Why The Death Total From The Soweto Uprising Is Clouded In Doubt

The past few hundred years or so of human history has been marked by massive overall improvements in healthcare, standards of living, access to food and water, personal freedoms, and more, as hard data on sites like Vox illustrate. At the same time, the transition from medieval to modern hasn't exactly been easy or bloodshed-free. And now, in the present, folks in countries across the globe grapple everyday with the fallout — the ramifications of empire.

Every single colonial occupation — the so-called "New World" starting in the very late-15th century (via World History Encyclopedia), India in the mid-18th century (via India Today), Australia in the late-18th century (via Australians Together), and countless more — has irrevocably altered the everyday lives, cultures, and languages of indigenous peoples. But even ancient Rome, a very militaristic, pragmatically governed republic-turned-empire, never took the one, final, rather insidious step to total domination: forcible language change. As World History Encyclopedia reminds us, Rome was extremely multicultural, multiethnic, and multi-language. No one was forced to speak Latin.

In the much more recent past, however, the modern-day nation of South Africa survived a very different and tragic history. At present, 11 languages are spoken in South Africa — all of them are official (via South Africa Gateway). The path to such tolerance required enduring hundreds of years of Dutch colonization, the repression of apartheid, and a key, nation-changing event centered around the use of the Afrikaans language: the Soweto Uprising.  

Before and after colonization

The southernmost tip of the African continent has always been a crossroads for human travel and various tribal groups, as South African History online describes, even for pre-Homo sapiens human species. By about 2,000 years ago, as the South African Government's website says, the Khoekhoen lived along the coast, the San (aka "Bushmen") lived across the entire region, and speakers of the Bantu language — from which many modern South African languages derive (via South Africa Gateway) — started migrating into the area. In short, the stage was long set for South Africa to be a very rich, dense place of intermingled languages and traditions.

As the South African journal Scientific Electronic Library Online (SciELO) describes, the English and Dutch first made landfall in South Africa in the 1590s. They traded cattle and sheep with locals for copper, iron, and tobacco on the journey east, which necessitated circling around the entire African continent. By 1652, as Facing History explains, these traders settled in the Cape of Good Hope, and by 1685 expanded outwards as arriving settlers fled religious persecution in Europe.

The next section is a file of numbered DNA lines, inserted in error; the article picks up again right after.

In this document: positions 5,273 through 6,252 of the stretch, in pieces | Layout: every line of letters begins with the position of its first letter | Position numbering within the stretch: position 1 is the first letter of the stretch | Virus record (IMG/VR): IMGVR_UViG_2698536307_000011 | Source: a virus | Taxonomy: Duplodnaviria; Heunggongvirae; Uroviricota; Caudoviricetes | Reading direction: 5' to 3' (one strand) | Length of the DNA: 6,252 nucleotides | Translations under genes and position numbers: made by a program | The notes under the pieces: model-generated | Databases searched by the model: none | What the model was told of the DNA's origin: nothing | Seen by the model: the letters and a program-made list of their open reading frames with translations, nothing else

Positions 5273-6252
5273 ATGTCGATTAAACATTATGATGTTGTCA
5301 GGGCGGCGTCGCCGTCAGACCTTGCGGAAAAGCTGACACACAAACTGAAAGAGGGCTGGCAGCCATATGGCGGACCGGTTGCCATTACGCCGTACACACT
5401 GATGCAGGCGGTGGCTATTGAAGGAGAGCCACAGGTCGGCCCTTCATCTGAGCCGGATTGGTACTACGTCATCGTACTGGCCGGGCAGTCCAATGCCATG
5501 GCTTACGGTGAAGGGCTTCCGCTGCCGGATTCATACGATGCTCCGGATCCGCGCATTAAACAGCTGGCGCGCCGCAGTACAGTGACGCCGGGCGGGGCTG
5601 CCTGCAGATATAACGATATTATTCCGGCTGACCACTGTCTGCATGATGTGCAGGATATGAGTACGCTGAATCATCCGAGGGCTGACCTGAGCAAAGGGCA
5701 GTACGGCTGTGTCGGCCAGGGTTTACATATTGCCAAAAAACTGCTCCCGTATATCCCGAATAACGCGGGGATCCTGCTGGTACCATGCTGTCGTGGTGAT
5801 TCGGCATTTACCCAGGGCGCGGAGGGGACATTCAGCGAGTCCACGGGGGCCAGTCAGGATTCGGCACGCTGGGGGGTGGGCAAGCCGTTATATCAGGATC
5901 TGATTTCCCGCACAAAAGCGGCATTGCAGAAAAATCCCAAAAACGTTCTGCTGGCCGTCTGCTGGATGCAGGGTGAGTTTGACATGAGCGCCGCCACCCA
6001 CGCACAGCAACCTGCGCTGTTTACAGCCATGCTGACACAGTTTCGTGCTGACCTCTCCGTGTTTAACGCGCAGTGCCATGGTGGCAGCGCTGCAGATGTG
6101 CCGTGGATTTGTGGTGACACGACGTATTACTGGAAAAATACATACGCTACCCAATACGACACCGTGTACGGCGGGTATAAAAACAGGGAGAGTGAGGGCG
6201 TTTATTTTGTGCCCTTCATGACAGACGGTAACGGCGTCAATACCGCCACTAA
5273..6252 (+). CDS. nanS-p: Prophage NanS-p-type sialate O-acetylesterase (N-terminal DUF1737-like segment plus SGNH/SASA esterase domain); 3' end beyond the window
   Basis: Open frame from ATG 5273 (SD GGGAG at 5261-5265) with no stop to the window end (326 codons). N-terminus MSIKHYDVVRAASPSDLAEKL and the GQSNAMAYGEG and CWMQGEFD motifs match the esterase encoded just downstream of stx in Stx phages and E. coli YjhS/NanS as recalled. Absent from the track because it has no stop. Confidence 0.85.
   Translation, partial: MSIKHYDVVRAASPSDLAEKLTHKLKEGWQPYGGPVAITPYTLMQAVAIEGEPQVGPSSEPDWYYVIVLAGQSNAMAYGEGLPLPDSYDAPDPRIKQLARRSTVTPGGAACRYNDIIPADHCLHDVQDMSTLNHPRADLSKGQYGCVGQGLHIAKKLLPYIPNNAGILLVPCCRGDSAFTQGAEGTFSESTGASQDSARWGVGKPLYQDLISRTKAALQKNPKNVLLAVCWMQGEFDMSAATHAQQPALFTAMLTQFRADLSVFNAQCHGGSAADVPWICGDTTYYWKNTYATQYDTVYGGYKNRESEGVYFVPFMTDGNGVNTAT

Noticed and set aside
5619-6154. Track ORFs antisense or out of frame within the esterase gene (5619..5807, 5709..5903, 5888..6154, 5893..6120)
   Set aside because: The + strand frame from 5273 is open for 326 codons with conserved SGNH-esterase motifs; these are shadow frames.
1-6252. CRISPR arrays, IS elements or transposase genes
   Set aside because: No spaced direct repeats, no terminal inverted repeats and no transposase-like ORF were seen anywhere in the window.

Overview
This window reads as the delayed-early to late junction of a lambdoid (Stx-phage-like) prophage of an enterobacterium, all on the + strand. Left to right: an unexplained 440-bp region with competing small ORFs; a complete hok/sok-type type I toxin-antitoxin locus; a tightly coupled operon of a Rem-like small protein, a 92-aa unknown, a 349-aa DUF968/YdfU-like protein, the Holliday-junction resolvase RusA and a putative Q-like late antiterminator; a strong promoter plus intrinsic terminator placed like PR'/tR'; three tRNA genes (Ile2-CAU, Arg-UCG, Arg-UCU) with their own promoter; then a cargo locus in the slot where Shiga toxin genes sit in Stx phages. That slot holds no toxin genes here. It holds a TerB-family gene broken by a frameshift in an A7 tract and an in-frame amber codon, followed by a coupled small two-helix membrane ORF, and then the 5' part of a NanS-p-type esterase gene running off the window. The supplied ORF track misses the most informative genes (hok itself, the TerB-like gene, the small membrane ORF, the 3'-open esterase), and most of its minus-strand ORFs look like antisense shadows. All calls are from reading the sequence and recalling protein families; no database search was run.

Following an extended conflict over control of the cape, the English wound up taking over in 1806. By 1834, they had abolished slavery. Many Dutch migrants, poor frontier farmers called "Boers," pressed inland and got embroiled in already-existing conflicts between the Zulu, Xhosa, and Sotho tribes. They all fought each other, all grew to despise the English, and from this turmoil came Afrikaans and apartheid alike.

The apartness of Apartheid

In 1910, South Africans — both Black and white — managed to form their own British colony, the Union of South Africa. As Facing History explains, this assembled the territories of Cape Colony, Natal, the Orange Free State, and Transvaal into one collective. Dutch settlers and African natives alike congregated under the self-describing banner "Afrikaners," in an attempt to establish their own singular identity and distinguish themselves from the English. A big part of this identity was Afrikaans, originally a local dialect based on Dutch and mixed with English, German, Portuguese, Malay, Khoikhoi, and more. It was spoken by all South African races and classes.

Despite this, and despite the official dissolution of slavery within the British empire, the Union of South Africa — predominated by British capitalists — developed a race-based system of work that not only separated Black and white Afrikaners from each other, but actively oppressed Black Afrikaners by restricting them into oppressive, low-wage work. The 1913 Land Act made things worse, as History tells us, by making it illegal to employ Black Africans as sharecroppers. This might sound beneficent, but it only marked the beginnings of complete geographical segregation between Black and white people. 

From then to 1948, a vocal, white extremist faction of the South African government came into power. In a nutshell, it advocated the complete separation of Black and white people, whether Afrikaners or not. Thus began the era known as "apartheid," a Dutch word literally meaning "apartness."